It may be time to turn off your water tap, as Whistler water
rates could face a price hike next year.
On Monday, municipal staff reported that the water utility has
been operating at a loss for several years: Whistler water rates are
“artificially” low and do not cover the operating costs of the utility.
“Anyone that has run a small business knows that if your costs
are average but your revenue is low, you are not going to be able to sustain
that business model for long,” said Brian Barnett, general manager of
environmental services for the municipality during Monday’s council meeting.
According to Barnett, while Whistler’s rate per person to
operate the utility is on average with other municipalities’, the resort town’s
water rates are starkly low. Whistler households pay approximately $87
annually, compared to the Canadian average of $274.
In 2005, Whistler’s water utility shortfall was around
$100,000. In 2006, that imbalance rose to $320,000, and last year the water
utility operated at a $370,000 loss.
“We expect a continuing trend with a shortfall again this
year,” said Barnett.
Higher labour costs, fuel and energy prices, and new operating
procedures are some of the main reasons the water utility’s operating costs
have increased dramatically.
Barnett said in past years, municipal staff reallocated funds
from other areas of the budget to cover these shortfalls. For 2009 however,
staff would like to see a long-term solution put in place.
How Whistler will mitigate this shortfall has not been decided
yet, but it is likely to come from increased water rates.
“Nothing is defined in the presentation to council, so it has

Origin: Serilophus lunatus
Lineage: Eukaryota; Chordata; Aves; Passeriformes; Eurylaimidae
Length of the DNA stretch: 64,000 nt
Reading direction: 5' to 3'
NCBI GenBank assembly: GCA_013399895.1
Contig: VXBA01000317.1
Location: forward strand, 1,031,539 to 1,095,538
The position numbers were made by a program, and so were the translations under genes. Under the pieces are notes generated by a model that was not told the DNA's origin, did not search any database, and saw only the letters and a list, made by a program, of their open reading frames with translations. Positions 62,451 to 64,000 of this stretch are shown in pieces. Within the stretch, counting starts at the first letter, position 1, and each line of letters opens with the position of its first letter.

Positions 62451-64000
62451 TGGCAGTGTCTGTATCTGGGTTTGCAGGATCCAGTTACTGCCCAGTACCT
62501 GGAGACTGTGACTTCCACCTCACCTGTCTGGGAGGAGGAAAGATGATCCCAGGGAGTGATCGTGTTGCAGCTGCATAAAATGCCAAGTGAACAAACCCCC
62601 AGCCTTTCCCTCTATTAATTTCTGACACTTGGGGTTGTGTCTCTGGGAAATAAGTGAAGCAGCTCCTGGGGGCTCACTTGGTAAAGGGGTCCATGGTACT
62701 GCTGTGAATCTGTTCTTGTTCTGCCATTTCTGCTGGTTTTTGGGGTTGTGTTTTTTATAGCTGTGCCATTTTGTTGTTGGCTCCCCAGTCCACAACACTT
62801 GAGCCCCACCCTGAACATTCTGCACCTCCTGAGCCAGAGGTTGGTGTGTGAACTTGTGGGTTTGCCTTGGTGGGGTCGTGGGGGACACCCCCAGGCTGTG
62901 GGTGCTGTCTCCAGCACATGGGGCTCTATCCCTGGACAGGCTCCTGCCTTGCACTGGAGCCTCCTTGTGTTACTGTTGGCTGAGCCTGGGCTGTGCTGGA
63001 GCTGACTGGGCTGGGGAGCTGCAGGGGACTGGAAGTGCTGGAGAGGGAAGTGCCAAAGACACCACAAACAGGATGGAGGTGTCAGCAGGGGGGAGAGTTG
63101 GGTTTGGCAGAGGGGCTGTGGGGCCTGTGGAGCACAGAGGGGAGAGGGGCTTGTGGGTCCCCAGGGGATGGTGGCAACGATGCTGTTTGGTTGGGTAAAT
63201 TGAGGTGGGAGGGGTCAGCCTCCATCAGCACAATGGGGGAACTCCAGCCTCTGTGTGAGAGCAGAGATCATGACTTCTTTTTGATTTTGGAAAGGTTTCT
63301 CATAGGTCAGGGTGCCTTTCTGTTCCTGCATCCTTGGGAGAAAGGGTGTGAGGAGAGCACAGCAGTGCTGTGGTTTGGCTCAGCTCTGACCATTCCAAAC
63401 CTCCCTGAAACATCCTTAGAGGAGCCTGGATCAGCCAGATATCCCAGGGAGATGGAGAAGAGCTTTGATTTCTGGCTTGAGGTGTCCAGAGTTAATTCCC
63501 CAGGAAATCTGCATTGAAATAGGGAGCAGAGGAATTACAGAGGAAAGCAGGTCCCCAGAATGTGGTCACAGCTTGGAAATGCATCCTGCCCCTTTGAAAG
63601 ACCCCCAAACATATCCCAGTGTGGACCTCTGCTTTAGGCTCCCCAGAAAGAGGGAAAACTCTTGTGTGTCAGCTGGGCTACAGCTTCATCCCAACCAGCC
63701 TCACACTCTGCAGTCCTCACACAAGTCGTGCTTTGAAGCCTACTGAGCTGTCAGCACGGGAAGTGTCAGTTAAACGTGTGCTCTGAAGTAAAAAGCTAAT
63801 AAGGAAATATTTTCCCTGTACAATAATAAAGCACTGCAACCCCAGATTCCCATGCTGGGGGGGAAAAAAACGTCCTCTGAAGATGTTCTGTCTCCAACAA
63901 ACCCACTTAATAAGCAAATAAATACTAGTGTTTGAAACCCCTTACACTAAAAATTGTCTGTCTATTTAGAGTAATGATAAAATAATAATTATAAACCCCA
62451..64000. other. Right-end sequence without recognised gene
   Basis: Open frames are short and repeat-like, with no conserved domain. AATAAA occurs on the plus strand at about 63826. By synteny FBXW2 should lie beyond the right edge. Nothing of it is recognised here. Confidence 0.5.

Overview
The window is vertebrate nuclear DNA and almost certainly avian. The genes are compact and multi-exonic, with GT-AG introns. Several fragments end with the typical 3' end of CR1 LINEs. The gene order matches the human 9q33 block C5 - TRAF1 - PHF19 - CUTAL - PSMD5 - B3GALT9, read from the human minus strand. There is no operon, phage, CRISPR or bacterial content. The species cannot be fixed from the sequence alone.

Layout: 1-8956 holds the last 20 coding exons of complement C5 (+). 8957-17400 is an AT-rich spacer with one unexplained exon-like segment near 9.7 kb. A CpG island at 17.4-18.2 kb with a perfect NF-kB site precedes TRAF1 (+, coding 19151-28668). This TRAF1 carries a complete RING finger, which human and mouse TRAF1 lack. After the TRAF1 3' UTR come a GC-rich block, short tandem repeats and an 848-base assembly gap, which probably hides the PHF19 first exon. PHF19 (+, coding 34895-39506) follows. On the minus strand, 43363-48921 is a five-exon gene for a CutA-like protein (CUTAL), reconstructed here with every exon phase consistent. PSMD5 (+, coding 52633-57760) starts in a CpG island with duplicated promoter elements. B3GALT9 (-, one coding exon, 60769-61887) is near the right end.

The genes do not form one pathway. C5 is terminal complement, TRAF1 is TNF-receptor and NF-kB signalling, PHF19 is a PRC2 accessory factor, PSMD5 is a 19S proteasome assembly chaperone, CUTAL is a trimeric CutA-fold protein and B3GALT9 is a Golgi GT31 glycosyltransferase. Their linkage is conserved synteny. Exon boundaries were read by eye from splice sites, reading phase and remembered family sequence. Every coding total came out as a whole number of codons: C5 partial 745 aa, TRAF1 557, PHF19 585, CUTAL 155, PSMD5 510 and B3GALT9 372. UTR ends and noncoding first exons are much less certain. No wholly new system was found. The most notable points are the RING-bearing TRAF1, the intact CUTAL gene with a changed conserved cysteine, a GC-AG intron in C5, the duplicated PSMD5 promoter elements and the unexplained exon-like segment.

yet to be determined,” said Barnett.
“Having said that, the water utility is a self funded utility,
so all the revenue comes from water rates.”
The water utility shortfall was one of 30 items brought to
council Monday under a budget amendment bylaw. Other areas included the Lot 1/9
Celebration Space, and solid waste capital.
According to Lisa Landry, only the water utility shortfall
could mean a future dip into taxpayer pockets.
Shuffling existing funds internally should cover the other
In the report to council, Landry wrote that $163,000 has been
reallocated from the revenue sharing reserve to fund the Whistler Celebration
An extra $30,000 was also needed to complete the landfill
closure contract and set-up the ongoing landfill maintenance program. That
money has been transferred from the Water Transfer Station project. And
$400,000 has been contributed from the ESA Parkland reserve to pay for the
methane barrier project at Cheakamus Crossing.
During Monday’s meeting, council told Barnett they would like
more information about the water utility budget before they make any final
changes to the five-year financial plan.
“I am very concerned about affordability, and I am very
concerned about costs,” said Councillor Nancy Wilhelm-Morden.
“Without going through this line by line… this is not ready for
prime time. This needs to go back. I think we owe it to our taxpayers to go
through this more carefully.”
Council deferred first, second and third reading of the five-year financial plan amendment until municipal staff provide more information on the budget challenges.
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